Men's Individual Time Trial: Fuji International Speedway
Five years on from Fabian Cancellara's triumph in Rio de Janeiro, the cream of the crop of the time trialling world reconvene to battle it out for gold once again, this time at the Tokyo Olympic Games.
Wednesday will see the quickest time triallists in men's cycling take on a 44.2km course around the Fuji International Speedway. Six of those riders who finished in the top 10 in 2016 will be back this time, though the main favourites are set to make their Olympic time trial debut.
Italy's Filippo Ganna, who has swept – almost – all before him in the past two seasons is the main favourite but faces stern competition from the Belgian duo of Wout van Aert and Remco Evenepoel, while Dutchman Tom Dumoulin will be looking to upgrade on his Rio silver.
Those contenders, plus many more, will tackle two laps of a hilly 22.1-kilometre loop with the start and finish on the motor racing circuit. There are six distinct hills set along the route, bringing an elevation gain of 846 metres in total – it's by no means a flat, power time trial for the purists.
Riders to watch
Filippo Ganna is the favourite of the riders who will be racing on Wednesday, the Italian having won 10 of 13 time trials since racing restarted after lockdown last season. He's not infallible, though – see Tirreno-Adriatico and the Tour de Romandie this season, for example.
Belgians Wout van Aert and Remco Evenepoel look to be his main rivals for gold. Van Aert is in top form having taken silver at the road race at the weekend, and he also won the Tour de France's final time trial. Last year, he finished second behind Ganna at the Imola Worlds and will be hoping to avoid another double-silver week.
Evenepoel, meanwhile, hasn't taken on a long, big-race time trial since the 2019 Worlds in Harrogate, where he finished second behind Rohan Dennis, but ahead of Ganna. His last outing saw him miss out on the Belgian national title to Yves Lampaert.
Dennis is a two-time world TT champion but has been relegated to the number two position since Ganna's emergence. This year he has won a time trial at the Volta a Catalunya and the prologue at the Tour de Romandie. Can he reclaim top spot?
Rio silver medallist Dumoulin is the other former world champion competing. He returned to racing at the Tour de Suisse after taking time away and has since won the Dutch TT title. He was 44th at the road race, but it's hard to really gauge his form going into the time trial.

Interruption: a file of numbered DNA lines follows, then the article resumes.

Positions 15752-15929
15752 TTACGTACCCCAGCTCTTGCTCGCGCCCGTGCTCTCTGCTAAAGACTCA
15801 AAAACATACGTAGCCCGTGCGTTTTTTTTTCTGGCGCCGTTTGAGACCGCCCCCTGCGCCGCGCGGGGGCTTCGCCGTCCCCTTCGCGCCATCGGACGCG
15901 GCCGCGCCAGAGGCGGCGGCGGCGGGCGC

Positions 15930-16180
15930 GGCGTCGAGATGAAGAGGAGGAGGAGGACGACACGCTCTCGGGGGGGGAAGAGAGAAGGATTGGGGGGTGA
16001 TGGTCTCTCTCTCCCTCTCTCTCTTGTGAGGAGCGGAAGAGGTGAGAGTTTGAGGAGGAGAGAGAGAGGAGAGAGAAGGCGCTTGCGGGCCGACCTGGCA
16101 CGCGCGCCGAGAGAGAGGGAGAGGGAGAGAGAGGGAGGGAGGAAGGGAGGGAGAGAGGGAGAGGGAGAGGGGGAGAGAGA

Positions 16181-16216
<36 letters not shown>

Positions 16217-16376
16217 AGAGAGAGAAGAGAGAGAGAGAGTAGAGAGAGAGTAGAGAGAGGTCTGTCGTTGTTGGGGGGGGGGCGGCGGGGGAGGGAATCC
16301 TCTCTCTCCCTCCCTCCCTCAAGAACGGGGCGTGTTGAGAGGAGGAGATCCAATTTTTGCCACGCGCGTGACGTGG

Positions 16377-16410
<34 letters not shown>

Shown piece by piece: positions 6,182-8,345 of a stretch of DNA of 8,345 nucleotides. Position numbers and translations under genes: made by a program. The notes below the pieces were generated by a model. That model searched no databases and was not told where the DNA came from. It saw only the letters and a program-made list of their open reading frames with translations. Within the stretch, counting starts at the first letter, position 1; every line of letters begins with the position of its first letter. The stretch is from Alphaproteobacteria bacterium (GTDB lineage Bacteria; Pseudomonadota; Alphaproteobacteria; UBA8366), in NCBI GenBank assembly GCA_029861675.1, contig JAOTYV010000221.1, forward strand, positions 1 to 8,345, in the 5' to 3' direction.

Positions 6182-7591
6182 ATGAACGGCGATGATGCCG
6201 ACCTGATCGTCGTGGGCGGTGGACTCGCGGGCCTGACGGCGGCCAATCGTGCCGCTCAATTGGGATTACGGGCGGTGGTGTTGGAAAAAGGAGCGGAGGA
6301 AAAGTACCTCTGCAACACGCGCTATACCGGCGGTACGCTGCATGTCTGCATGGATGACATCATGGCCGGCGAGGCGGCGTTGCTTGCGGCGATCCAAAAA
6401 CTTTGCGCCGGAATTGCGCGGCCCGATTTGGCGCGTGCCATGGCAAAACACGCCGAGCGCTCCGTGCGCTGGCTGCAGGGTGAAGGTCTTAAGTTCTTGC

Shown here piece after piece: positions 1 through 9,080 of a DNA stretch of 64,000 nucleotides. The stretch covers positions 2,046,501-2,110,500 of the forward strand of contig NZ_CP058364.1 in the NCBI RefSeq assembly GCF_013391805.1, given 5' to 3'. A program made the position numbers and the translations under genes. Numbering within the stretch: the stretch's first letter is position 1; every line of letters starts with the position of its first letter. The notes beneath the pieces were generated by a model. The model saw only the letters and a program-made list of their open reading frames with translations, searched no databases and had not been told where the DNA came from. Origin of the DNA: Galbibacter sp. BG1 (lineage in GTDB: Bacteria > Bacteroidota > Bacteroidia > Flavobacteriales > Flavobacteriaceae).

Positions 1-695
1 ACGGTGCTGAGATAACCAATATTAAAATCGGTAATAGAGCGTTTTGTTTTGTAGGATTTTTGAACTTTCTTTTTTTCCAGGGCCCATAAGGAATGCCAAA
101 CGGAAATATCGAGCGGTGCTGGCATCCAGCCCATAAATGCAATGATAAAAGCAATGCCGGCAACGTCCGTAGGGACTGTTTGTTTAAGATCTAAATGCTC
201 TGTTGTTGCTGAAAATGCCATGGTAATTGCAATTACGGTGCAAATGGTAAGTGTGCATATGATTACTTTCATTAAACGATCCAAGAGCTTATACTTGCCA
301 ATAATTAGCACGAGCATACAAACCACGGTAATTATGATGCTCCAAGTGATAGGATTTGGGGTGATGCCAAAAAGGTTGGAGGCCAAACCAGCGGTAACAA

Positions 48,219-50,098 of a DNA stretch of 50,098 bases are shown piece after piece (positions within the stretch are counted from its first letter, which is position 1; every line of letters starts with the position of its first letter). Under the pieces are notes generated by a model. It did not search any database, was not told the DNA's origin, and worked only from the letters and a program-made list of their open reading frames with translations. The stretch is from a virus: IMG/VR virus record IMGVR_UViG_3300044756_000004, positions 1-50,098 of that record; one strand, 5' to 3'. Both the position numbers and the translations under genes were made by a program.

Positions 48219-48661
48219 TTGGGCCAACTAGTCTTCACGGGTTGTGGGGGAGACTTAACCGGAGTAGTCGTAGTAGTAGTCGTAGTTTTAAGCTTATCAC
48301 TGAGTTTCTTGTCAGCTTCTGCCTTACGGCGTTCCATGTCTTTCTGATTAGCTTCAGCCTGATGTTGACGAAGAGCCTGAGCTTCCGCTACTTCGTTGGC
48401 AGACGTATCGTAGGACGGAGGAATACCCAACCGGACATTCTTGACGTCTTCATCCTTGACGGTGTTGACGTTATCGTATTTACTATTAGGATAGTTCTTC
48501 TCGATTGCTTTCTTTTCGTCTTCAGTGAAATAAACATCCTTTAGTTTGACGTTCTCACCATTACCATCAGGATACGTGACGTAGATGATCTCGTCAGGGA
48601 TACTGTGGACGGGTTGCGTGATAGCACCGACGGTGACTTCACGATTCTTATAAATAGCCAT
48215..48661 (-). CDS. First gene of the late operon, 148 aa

Slovenia's Primož Roglič is another big contender, though it remains to be seen how his form is with only the road race (28th) to go on since his Tour de France exit. France's Rémi Cavagna (second to Ganna in the Giro's closing time trial) and Denmark's Kasper Asgreen (second in the closing Tour time trial) are other major names to watch.
Along with Dumoulin and Roglič, four other riders who finished in the top 10 in Rio will line up at the start. Geraint Thomas (Great Britain), Maciej Bodnar (Poland), Nelson Oliveira (Portugal), and Ion Izagirre (Spain) will all be looking to repeat their strong performances.
That's far from the end of the list of contenders, too, with Stefan Küng (Switzerland), the US duo of Brandon McNulty and Lawson Craddock, João Almeida (Portugal), Patrick Bevin (New Zealand), Richie Porte (Australia), and Alexey Lutsenko (Kazakhstan) all taking part. Not everyone is a medal contender, of course, but it's a stacked start list for the biggest time trial of the year.
A total of 38 riders will tackle a challenging, hilly course centred around the Fuji International Speedway, which has hosted four Formula One races in the 1970s and 2000s.
After setting off from the start-finish straight of the track, riders will head on a downhill run for the first four kilometres of their ride before beginning a five-kilometre climb to the highest point of the course south of the circuit.
The long loop to the south on the 151 road takes the riders past two golf courses and back downhill again – a five-kilometre descent – to the entrance of the motor racing circuit. The riders will then tackle another, smaller climb back to the start-finish straight before heading out on a full lap of the circuit.
There, the rolling roads include another climb, though gentler than the previous two tests, back to the start of the lap. After that, it's time for one more lap of the 22.1-kilometre circuit before finishing their effort.
There are few flat sections which riders can use to put the power down for a sustained period, though the circuit's long start-finish straight does provide one opportunity, even for just 1.48 kilometres.
Daniel joined Cyclingnews as staff writer in 2019 after working freelance at pretty much everywhere in cycling media for seven years.
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